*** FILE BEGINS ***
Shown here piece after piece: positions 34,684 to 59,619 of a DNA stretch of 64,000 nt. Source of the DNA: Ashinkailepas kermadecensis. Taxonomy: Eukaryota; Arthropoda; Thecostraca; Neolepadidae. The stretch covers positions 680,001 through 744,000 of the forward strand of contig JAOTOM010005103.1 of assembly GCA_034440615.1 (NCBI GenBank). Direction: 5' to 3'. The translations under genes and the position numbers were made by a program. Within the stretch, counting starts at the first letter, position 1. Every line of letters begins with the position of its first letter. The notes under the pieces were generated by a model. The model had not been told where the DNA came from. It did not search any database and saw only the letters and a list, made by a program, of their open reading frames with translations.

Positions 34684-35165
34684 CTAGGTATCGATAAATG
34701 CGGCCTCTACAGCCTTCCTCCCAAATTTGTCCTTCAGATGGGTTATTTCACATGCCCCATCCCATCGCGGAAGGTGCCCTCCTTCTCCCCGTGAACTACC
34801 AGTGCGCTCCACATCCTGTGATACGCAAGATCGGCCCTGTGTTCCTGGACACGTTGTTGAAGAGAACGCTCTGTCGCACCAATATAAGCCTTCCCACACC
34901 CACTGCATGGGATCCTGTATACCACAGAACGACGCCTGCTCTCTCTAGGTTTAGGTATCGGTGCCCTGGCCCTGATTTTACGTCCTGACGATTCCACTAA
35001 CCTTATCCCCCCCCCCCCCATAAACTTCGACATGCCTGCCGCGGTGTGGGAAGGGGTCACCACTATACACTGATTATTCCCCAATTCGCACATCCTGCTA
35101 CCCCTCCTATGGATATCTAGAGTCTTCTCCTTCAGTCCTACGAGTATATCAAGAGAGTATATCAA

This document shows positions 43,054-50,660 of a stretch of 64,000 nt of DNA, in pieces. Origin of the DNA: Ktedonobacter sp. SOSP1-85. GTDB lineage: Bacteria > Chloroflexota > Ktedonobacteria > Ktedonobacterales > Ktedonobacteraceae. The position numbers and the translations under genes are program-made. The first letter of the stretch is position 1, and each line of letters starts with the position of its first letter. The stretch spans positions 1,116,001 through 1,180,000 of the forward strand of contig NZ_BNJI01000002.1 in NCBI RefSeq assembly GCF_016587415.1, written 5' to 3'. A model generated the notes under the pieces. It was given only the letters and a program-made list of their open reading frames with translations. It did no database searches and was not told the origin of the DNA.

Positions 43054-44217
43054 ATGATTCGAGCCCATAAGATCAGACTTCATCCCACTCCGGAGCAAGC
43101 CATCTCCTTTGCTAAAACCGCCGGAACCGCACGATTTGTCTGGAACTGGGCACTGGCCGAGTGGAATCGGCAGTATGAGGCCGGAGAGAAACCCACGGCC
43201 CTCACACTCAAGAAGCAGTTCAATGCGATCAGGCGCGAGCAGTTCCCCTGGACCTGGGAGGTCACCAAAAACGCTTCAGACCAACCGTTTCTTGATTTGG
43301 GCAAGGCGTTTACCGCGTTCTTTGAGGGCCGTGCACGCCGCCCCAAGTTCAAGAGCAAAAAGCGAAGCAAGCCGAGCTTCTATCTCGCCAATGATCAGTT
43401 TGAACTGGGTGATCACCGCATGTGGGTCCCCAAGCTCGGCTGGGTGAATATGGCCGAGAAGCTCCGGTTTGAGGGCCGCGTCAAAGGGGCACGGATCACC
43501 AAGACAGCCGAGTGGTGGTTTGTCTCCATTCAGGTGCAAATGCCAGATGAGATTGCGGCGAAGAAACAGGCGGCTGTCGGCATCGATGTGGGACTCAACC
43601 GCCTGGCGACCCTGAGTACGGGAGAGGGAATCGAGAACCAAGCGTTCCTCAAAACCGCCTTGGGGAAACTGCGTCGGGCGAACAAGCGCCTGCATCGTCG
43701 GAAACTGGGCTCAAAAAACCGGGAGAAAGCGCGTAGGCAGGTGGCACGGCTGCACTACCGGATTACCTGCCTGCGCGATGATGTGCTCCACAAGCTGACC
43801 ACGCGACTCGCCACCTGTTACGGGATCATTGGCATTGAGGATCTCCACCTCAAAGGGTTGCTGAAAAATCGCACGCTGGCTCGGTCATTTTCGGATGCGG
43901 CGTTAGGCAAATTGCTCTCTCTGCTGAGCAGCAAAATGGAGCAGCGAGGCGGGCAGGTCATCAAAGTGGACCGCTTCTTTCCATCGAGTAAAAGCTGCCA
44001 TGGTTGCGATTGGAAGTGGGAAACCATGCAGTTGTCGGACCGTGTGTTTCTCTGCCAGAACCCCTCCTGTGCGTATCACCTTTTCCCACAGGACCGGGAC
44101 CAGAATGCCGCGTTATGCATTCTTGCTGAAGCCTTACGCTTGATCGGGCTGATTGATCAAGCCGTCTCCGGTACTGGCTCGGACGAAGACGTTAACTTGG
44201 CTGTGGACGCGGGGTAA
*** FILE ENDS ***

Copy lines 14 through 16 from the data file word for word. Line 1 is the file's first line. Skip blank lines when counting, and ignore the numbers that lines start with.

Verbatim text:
43301 GCAAGGCGTTTACCGCGTTCTTTGAGGGCCGTGCACGCCGCCCCAAGTTCAAGAGCAAAAAGCGAAGCAAGCCGAGCTTCTATCTCGCCAATGATCAGTT
43401 TGAACTGGGTGATCACCGCATGTGGGTCCCCAAGCTCGGCTGGGTGAATATGGCCGAGAAGCTCCGGTTTGAGGGCCGCGTCAAAGGGGCACGGATCACC
43501 AAGACAGCCGAGTGGTGGTTTGTCTCCATTCAGGTGCAAATGCCAGATGAGATTGCGGCGAAGAAACAGGCGGCTGTCGGCATCGATGTGGGACTCAACC